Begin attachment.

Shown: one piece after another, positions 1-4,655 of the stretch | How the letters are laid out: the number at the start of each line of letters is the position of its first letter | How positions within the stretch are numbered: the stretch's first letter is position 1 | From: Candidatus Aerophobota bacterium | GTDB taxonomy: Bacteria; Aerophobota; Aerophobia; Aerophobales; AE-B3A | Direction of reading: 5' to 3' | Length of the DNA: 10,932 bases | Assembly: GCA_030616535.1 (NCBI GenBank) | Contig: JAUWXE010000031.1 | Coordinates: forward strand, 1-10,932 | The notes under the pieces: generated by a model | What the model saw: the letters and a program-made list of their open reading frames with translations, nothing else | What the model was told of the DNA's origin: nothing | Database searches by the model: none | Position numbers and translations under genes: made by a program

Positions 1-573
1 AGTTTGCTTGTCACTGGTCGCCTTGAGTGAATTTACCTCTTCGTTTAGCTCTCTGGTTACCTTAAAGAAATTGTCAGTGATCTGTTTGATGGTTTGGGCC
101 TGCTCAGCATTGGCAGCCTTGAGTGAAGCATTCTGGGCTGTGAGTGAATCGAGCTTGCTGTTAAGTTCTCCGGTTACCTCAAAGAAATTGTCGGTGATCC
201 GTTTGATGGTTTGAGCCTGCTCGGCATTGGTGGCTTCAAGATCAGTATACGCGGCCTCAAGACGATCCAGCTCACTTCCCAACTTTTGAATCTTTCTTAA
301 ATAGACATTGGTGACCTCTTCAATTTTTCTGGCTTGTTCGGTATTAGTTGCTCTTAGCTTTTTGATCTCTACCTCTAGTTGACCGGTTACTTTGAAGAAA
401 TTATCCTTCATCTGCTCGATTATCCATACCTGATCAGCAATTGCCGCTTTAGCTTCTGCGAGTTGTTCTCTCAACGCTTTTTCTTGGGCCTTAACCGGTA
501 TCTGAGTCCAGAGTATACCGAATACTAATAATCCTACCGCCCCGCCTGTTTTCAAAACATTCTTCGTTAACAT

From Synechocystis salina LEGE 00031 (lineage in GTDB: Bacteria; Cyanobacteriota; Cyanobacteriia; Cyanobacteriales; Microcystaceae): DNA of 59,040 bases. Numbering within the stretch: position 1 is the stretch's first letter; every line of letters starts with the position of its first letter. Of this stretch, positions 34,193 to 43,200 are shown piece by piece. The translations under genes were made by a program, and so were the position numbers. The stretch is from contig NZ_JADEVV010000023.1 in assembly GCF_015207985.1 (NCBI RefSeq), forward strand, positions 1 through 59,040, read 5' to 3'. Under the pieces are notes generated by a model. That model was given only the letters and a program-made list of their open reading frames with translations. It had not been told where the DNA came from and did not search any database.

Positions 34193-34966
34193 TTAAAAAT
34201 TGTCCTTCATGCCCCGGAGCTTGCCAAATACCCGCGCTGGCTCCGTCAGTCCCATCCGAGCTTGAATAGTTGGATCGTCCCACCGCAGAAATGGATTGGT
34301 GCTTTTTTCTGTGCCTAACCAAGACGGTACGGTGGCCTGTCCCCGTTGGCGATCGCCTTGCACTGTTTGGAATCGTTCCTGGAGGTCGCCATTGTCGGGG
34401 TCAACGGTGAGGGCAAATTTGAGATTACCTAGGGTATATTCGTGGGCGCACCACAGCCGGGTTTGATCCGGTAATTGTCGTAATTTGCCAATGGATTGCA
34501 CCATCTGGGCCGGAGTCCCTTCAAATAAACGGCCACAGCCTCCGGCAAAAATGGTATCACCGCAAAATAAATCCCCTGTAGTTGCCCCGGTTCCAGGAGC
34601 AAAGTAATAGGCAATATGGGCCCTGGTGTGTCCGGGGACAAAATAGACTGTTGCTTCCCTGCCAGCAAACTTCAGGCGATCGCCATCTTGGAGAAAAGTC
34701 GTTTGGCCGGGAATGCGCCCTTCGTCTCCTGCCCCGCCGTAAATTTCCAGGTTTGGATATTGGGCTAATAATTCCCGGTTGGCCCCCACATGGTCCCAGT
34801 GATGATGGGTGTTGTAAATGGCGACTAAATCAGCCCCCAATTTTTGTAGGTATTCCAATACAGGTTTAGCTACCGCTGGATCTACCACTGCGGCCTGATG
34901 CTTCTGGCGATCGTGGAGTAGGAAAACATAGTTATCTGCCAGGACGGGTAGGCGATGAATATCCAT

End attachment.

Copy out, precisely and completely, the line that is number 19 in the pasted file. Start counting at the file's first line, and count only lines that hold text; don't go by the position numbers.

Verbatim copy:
34901 CTTCTGGCGATCGTGGAGTAGGAAAACATAGTTATCTGCCAGGACGGGTAGGCGATGAATATCCAT